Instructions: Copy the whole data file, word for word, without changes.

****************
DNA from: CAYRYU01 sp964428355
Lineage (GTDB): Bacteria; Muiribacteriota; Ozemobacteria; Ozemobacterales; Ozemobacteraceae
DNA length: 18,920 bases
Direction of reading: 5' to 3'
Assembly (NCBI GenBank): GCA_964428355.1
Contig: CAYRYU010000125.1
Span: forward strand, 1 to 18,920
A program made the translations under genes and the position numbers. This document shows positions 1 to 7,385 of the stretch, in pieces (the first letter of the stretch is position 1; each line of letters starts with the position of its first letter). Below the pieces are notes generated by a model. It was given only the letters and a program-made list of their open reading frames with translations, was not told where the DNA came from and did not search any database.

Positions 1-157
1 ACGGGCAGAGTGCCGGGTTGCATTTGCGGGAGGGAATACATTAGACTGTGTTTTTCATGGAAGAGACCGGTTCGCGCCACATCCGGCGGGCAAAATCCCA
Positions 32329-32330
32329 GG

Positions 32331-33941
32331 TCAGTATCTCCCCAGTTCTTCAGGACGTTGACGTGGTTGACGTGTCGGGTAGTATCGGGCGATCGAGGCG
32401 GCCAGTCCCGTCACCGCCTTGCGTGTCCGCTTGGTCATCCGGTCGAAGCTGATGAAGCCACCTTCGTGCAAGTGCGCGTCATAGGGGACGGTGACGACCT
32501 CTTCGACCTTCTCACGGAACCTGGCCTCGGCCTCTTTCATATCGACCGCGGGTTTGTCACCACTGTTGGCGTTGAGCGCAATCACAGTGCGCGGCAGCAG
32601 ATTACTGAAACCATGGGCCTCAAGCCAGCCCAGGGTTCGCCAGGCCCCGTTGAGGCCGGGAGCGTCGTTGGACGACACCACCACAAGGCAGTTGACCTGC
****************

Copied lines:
DNA from: CAYRYU01 sp964428355
Lineage (GTDB): Bacteria; Muiribacteriota; Ozemobacteria; Ozemobacterales; Ozemobacteraceae
DNA length: 18,920 bases
Direction of reading: 5' to 3'
Assembly (NCBI GenBank): GCA_964428355.1
Contig: CAYRYU010000125.1
Span: forward strand, 1 to 18,920
A program made the translations under genes and the position numbers. This document shows positions 1 to 7,385 of the stretch, in pieces (the first letter of the stretch is position 1; each line of letters starts with the position of its first letter). Below the pieces are notes generated by a model. It was given only the letters and a program-made list of their open reading frames with translations, was not told where the DNA came from and did not search any database.

Positions 1-157
1 ACGGGCAGAGTGCCGGGTTGCATTTGCGGGAGGGAATACATTAGACTGTGTTTTTCATGGAAGAGACCGGTTCGCGCCACATCCGGCGGGCAAAATCCCA
Positions 32329-32330
32329 GG

Positions 32331-33941
32331 TCAGTATCTCCCCAGTTCTTCAGGACGTTGACGTGGTTGACGTGTCGGGTAGTATCGGGCGATCGAGGCG
32401 GCCAGTCCCGTCACCGCCTTGCGTGTCCGCTTGGTCATCCGGTCGAAGCTGATGAAGCCACCTTCGTGCAAGTGCGCGTCATAGGGGACGGTGACGACCT
32501 CTTCGACCTTCTCACGGAACCTGGCCTCGGCCTCTTTCATATCGACCGCGGGTTTGTCACCACTGTTGGCGTTGAGCGCAATCACAGTGCGCGGCAGCAG
32601 ATTACTGAAACCATGGGCCTCAAGCCAGCCCAGGGTTCGCCAGGCCCCGTTGAGGCCGGGAGCGTCGTTGGACGACACCACCACAAGGCAGTTGACCTGC